While Conservatives and Labour councils their budgets without regard for the most vulnerable, Liberal Democrat-controlled councils know how to protect essential services. Encouraging and enabling reading is vital to the development of children and adults alike. If we don’t give our children the opportunity to practice and perfect their reading skills at a young age, they will struggle to catch up later in life. Libraries are a life-line for local communities, especially for those who are less well off, and give people the opportunity to relax, learn new information and skills or to use the internet if they don’t have it at home. Cutting services like Labour and Tory councils are doing will do long-term damage. Liberal Democrats are doing the right thing thanks to our financial competency in the councils we run. That is also the reason why not only have Liberal Democrat councils kept libraries open, but councils in England have also frozen council tax and are most likely to be giving the lowest-paid council workers a pay rise.” Tim Farron, President of the Liberal Democrats [This is the first national announcement by the Lib Dems on libraries I can remember – Ian.]

  • Made in a library: a free online innovation symposium – OCLC/Library Journal (USA).  A chance to learn about “Maker Spaces” in public libraries.
  • Romania opens national library in communist-era building – Yahoo News (Romania / New Zealand).  “This was a tremendous financial, and not only, effort,” Culture Minister Hunor Kelemen said. “In the 21st century, the state cannot afford not to finance cultural projects,” he added. The impressive construction covering more than 160,000 square feet currently shelters some 750,000 works, 40 percent of which can be consulted.On the long term, more than 12 million books will be stored in the library.”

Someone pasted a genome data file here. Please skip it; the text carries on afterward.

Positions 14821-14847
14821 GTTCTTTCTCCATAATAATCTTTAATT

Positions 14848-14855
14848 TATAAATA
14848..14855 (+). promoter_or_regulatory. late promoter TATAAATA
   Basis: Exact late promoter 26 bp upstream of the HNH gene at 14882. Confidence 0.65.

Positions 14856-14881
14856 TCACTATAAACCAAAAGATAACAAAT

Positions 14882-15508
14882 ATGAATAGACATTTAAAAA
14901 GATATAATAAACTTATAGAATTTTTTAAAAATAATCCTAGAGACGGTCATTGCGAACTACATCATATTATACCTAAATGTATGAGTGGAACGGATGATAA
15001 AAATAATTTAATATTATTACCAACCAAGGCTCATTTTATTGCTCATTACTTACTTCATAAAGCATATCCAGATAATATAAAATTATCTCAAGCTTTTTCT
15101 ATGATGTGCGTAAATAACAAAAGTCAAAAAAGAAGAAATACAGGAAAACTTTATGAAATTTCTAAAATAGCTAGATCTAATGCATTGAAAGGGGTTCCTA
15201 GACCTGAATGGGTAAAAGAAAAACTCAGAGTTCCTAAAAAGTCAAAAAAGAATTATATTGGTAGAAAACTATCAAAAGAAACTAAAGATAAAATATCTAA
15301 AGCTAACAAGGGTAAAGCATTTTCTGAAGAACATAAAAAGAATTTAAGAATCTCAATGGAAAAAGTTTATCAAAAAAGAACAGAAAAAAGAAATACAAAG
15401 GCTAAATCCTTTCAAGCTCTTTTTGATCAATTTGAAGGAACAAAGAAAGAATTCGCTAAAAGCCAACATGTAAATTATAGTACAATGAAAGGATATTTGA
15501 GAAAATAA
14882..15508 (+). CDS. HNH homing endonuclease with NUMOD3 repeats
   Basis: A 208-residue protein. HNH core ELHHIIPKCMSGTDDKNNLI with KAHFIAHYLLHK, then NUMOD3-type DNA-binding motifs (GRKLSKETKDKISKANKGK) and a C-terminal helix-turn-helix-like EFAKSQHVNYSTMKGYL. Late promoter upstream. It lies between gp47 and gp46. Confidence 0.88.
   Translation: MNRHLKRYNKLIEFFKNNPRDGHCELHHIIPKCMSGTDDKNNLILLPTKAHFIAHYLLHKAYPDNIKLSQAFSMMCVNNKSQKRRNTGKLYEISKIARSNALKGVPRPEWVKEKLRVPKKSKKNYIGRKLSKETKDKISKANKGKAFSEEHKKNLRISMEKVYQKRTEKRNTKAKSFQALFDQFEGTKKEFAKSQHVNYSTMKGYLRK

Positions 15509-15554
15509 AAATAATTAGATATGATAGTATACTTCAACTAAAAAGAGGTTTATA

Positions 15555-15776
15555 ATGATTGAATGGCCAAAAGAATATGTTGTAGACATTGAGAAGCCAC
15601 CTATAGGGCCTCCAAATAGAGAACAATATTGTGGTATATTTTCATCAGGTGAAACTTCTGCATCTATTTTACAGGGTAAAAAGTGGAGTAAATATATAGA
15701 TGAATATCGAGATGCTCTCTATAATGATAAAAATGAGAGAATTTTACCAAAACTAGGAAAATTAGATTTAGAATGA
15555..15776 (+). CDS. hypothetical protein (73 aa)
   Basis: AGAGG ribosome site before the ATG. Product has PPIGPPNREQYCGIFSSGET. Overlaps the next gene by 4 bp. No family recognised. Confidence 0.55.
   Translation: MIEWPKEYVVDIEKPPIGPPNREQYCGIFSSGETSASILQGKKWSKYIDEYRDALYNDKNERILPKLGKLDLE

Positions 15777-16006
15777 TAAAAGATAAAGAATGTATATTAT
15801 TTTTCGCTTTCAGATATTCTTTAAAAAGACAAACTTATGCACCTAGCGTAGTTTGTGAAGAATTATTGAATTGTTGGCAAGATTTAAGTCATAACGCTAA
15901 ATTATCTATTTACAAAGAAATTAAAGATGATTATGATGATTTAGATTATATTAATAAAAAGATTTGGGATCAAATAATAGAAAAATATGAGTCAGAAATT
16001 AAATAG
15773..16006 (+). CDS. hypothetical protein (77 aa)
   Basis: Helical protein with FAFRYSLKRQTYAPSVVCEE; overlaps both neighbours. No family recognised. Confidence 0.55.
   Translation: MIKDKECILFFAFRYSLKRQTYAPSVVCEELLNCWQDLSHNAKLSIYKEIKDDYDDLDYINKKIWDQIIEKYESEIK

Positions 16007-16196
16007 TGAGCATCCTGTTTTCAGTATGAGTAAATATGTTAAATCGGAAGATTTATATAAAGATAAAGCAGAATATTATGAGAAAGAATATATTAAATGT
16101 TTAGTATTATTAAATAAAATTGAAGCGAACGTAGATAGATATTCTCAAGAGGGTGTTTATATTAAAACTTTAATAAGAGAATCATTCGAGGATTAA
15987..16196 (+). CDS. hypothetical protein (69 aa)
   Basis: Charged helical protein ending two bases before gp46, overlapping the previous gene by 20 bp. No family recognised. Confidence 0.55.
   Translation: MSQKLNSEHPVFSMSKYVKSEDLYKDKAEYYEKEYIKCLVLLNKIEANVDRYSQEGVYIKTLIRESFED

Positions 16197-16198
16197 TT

• Save Tracy Public Library – Save Tracy Public Library (USA).  Website set up to fight the takeover of a Californian library by private company LSSI.
  • Ten changes to expect from the Library of the Future – Online Universities (USA).  Changes are more technology, sensory storytimes, better English as a foreign language provision, automation, more community spaces, social media, digital media labs, cyber cafes, crowdsourcing, “more active librarians”.


Local News

  • Barnet – Controversial Tory Brian Coleman under investigation by Barnet Council over verbal abuse allegations – Times series.  “The latest allegations stem from a recorded meeting of the council’s cabinet resources committee on April 4, at which members of the public tabled 56 questions about the closure of the Friern Barnet Library. Mr Merchant, 51, took his seat in front of the committee before explaining why he felt the council was wrong to close the library. He finished by telling Councillor Robert Rams, in charge of the borough’s libraries, that he was “fired”.” ..  Cllr Coleman was “busy on his phone while I made my point, which is demonstrative of the fact the council doesn’t listen, and then he looked up, called me a tw*t [NB. not the word “twit”, the other one] and told me to clear off.””
  • Central Bedfordshire – New chapter for Leighton’s library – Leighton Buzzard Observer. “Leighton’s library, first opened in 1979, and the report states it requires some refurbishment, particularly in the lobby area and stairwell. Through additional capital funding and implementation of self-service technology so customers can serve themselves, the Library Service Strategy aims to improve the library’s space usage and layout.” [NB.  £850k investment already reported and included in previous tally].